My go-to new mom food prep gift is mini quiches made in muffin tins. They freeze well and are good for any meal. I have made various flavors including kale & bacon, butternut squash & sausage and sweet potato and something I can't recall. I don't do a crust though, so I guess they're more like frittatas - however, you can put (frozen) hashbrowns or waffle-cut sweet potatoes at the bottom as a faux crust.
@jasonwaterfalls I'm sure you're not as normal as you think you are, or rather, you're just as normal as everyone, and everyone has something to talk about and work through. I also think that people who are relatively normal and well adjusted might can actually sometimes get a ton more out of therapy that people who are not. Or rather, that your life can go from functional to way better, rather than a mess to functional.
I wouldn't expect that you'll open up everything during your first session. As for how you can tell if it's a good match, that might take a little bit of time, but trust yourself to know.
As for knowing what to say - trying to explain what motivated you to go in in the first place. Try to avoid fill in all the silences with lots of chatter. If there's some awkwardness, that's ok. It helps to identify and say what you're feeling. Like if you feel awkward, you can say "This feels awkward to me right now." and the therapist will probably say something like, "Ok, can you tell me an example of something that is making you feel awkward." and can go on from there. Good luck!
@Hot Doom As a person who looks at resumes a lot, my main suggestion is the following:
Make sure your resume passes good skim test. It sounds like your strengths are that you have actual training from real museums plus education and training. Make sure that when you scan the resume, these are what you most notice. Often this means using formatting strategically and taking out a lot of random expository text.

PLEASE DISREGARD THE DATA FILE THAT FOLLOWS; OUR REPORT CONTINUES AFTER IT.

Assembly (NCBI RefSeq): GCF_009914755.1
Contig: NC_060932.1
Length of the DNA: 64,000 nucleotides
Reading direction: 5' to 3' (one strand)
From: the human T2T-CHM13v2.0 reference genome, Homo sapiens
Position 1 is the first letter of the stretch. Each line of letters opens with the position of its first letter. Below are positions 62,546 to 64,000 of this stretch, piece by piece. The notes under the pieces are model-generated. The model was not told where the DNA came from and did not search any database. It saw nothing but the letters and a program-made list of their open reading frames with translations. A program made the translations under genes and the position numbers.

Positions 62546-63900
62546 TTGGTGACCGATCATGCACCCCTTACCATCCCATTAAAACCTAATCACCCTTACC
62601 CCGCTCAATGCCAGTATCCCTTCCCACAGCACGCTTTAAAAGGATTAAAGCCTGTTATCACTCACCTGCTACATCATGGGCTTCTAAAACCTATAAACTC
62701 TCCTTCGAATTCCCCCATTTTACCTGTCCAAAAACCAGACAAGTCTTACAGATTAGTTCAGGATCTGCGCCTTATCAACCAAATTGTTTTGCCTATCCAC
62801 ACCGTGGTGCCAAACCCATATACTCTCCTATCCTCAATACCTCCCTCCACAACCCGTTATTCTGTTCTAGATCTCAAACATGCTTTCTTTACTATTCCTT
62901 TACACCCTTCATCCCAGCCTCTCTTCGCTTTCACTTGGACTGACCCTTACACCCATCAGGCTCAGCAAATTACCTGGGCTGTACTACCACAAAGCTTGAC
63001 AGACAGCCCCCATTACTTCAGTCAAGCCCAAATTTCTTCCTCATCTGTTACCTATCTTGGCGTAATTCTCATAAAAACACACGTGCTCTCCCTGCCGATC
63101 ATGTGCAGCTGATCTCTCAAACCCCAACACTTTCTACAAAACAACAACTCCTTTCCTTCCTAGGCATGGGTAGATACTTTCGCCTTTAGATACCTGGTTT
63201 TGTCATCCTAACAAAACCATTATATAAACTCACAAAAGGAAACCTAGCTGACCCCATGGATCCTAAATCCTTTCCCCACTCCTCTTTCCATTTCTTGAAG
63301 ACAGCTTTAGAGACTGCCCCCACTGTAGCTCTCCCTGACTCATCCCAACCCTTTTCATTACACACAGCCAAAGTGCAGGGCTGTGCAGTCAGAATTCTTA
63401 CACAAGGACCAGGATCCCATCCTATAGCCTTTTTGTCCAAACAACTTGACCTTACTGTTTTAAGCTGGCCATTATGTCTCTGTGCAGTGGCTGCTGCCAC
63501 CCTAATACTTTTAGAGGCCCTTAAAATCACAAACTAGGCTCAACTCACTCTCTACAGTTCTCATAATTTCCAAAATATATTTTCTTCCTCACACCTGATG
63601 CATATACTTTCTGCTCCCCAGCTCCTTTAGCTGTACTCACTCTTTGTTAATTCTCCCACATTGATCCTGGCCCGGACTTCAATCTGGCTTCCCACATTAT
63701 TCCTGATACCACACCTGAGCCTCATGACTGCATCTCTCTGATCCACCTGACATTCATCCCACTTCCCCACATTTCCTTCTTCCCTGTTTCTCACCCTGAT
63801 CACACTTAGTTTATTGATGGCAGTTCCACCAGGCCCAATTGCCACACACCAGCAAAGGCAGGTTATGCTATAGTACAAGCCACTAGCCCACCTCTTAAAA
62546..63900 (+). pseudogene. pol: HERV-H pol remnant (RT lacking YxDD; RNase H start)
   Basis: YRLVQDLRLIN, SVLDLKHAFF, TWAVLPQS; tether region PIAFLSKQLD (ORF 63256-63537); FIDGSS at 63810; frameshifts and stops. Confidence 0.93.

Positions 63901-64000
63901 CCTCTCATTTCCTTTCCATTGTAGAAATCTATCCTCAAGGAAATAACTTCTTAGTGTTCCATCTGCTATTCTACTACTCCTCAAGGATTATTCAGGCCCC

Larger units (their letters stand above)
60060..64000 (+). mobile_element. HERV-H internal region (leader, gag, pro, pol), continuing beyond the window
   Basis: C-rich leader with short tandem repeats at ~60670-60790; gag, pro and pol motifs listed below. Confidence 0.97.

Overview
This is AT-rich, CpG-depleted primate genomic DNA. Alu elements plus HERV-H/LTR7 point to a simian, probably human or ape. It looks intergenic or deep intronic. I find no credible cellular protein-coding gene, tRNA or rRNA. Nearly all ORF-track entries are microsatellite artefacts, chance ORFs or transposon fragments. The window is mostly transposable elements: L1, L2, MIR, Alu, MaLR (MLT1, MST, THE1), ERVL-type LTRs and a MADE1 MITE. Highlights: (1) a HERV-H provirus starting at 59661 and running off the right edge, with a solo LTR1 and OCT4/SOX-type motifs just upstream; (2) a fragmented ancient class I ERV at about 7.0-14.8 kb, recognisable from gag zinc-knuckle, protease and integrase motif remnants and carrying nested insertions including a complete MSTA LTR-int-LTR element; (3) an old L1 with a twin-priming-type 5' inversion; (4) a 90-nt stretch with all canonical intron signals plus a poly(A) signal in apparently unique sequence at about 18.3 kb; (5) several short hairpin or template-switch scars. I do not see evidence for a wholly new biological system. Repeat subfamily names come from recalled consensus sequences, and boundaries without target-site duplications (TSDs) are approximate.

I would do something with headers like:
Related Work Experience
Other Work Experience (this may be small, highlighting areas of interest)
Related Training & Skills
In the example you give above, I think the training you had from Museum USA in object handling, should go under Related training & skills, because I think it will be valuable and will be better highlighted here. This allows you to be more specific in the job responsibilities and accomplishments, like, I handles these object for this type of exhibit (or whatever).
@Mae I would just apply. If you move forward to a second round, then reveal that you wouldn't be willing to leave until the end of the year. (But, depending on some factors, you might reconsider that. Even with a big bonus, the right career move can make a bigger difference in the long run.)
@RNL yeah, or the pull tab tops. Even just the can art might be enough.
I don't understand why the mass beer manufacturers haven't make special throwback cans. It seems like the instagram generation would love them.
@stuffisthings I think the "local" is meant to be shorthand for places that have labor laws, and also to cut down on shipping and manufacture of disposable goods. I think then follow-on idea is ethical production throughout the world, perhaps with a higher pay scale and focus on durability and craft over disposability, and perhaps manufacture of good to be used locally (ie, Bangladeshis make clothing for their local economy rather than making clothes for the US that are then later glutted into their own market).
But I think your point is well taken - people need jobs and often those factory jobs, even with their conditions, are safer and better paid than farming and whatever other heavy industry you might otherwise see. The whole thing is a clusterfuck for sure.
@mochi Bright Star is wonderful. Angel At My Table is worth watching, too, in part because it's worth knowing about Janet Frame.
Hot in Herre. I mean, Ignition, of course, but Hot In Herre is a huge fave of mine.
@Hello Dolly Good luck! I'm not a single homeowner, so I can see how it's a little harder to decide when the whole weight of the decision is on you...But I think you'll know when you know. I mean, (usually) no place is perfect, and it's definitely scary, but I think when you have something where all the factors add up pretty well, you can do it and feel good about it. I think it helps to have a list of must-haves, must-not haves, and maybe some intangibles and just write them down...